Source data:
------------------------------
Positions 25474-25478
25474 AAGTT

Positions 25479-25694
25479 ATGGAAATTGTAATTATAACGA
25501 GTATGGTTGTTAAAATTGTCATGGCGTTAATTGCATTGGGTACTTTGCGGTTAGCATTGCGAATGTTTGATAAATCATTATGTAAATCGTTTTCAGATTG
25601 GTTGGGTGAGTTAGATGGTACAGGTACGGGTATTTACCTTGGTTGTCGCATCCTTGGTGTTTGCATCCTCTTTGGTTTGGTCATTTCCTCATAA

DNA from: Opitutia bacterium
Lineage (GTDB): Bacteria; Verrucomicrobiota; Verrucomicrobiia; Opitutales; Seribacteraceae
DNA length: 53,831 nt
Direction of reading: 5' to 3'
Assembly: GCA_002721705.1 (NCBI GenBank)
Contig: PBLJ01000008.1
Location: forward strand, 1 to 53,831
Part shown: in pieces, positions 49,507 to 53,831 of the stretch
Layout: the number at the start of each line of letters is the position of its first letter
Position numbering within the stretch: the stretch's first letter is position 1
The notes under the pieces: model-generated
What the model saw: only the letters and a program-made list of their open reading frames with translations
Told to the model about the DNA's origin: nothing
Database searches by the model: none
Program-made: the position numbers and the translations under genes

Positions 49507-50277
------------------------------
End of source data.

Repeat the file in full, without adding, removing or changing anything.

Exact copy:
Positions 25474-25478
25474 AAGTT

Positions 25479-25694
25479 ATGGAAATTGTAATTATAACGA
25501 GTATGGTTGTTAAAATTGTCATGGCGTTAATTGCATTGGGTACTTTGCGGTTAGCATTGCGAATGTTTGATAAATCATTATGTAAATCGTTTTCAGATTG
25601 GTTGGGTGAGTTAGATGGTACAGGTACGGGTATTTACCTTGGTTGTCGCATCCTTGGTGTTTGCATCCTCTTTGGTTTGGTCATTTCCTCATAA

DNA from: Opitutia bacterium
Lineage (GTDB): Bacteria; Verrucomicrobiota; Verrucomicrobiia; Opitutales; Seribacteraceae
DNA length: 53,831 nt
Direction of reading: 5' to 3'
Assembly: GCA_002721705.1 (NCBI GenBank)
Contig: PBLJ01000008.1
Location: forward strand, 1 to 53,831
Part shown: in pieces, positions 49,507 to 53,831 of the stretch
Layout: the number at the start of each line of letters is the position of its first letter
Position numbering within the stretch: the stretch's first letter is position 1
The notes under the pieces: model-generated
What the model saw: only the letters and a program-made list of their open reading frames with translations
Told to the model about the DNA's origin: nothing
Database searches by the model: none
Program-made: the position numbers and the translations under genes

Positions 49507-50277